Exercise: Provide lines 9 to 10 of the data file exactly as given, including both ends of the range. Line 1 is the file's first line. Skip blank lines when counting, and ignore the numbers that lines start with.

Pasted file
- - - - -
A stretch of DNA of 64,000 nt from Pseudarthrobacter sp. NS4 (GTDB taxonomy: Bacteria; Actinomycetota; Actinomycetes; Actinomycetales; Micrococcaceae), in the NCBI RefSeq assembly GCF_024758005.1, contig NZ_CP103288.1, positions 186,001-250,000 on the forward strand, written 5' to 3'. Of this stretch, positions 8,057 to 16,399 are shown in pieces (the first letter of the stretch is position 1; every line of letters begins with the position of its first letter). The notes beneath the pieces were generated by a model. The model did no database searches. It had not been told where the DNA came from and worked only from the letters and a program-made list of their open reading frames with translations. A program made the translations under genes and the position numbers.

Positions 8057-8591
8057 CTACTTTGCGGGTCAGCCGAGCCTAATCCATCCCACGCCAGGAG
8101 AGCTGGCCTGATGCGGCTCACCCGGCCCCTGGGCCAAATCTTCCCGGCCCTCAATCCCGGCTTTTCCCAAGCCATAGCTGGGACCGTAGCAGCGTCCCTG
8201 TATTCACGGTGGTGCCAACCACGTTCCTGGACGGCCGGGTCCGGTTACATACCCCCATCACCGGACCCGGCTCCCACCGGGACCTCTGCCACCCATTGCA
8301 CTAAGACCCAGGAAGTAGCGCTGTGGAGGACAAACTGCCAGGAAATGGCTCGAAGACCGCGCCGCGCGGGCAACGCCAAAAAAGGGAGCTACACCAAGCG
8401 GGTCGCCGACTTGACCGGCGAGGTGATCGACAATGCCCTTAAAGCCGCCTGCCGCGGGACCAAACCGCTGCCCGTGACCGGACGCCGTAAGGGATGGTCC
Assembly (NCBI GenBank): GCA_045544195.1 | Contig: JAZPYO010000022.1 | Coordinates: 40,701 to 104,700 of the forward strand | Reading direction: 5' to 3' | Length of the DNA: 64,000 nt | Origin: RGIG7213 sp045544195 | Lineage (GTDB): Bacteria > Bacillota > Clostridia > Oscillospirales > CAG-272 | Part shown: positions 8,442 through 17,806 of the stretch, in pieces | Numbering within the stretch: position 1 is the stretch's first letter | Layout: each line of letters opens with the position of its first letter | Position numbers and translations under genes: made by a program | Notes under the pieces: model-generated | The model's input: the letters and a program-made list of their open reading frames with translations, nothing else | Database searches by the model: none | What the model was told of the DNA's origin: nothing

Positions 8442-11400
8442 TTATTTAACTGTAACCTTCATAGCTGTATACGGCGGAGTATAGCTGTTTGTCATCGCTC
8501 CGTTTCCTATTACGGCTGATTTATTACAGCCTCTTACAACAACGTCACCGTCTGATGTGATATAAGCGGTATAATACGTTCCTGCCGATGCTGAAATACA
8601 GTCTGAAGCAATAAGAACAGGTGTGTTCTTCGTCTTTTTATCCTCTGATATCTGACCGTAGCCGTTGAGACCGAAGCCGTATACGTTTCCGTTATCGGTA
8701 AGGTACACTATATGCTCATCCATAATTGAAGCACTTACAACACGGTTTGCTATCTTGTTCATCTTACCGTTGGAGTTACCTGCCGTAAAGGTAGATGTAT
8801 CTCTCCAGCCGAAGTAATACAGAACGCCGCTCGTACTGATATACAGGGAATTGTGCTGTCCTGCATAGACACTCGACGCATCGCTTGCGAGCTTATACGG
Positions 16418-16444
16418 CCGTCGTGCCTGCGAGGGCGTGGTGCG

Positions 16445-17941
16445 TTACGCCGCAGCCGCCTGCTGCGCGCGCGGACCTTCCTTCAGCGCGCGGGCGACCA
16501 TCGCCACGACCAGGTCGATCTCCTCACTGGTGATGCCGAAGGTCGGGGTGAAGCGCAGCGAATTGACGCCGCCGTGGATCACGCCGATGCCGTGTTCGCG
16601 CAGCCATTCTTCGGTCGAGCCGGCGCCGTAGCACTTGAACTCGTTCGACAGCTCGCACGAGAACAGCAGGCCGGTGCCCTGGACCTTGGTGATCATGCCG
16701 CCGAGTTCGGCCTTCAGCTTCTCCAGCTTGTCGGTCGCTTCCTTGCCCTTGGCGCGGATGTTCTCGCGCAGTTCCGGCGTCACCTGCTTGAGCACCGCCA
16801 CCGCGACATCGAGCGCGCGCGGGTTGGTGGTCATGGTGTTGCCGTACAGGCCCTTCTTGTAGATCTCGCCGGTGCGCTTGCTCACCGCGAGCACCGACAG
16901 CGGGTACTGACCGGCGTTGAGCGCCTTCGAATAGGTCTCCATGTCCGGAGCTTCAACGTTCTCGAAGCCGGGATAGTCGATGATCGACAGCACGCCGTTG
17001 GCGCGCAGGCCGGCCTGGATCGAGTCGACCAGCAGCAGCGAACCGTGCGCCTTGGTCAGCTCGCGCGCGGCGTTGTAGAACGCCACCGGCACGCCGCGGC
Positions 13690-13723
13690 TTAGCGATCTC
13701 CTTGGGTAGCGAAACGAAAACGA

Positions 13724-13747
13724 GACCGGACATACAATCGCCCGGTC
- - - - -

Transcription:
Positions 8442-11400
8442 TTATTTAACTGTAACCTTCATAGCTGTATACGGCGGAGTATAGCTGTTTGTCATCGCTC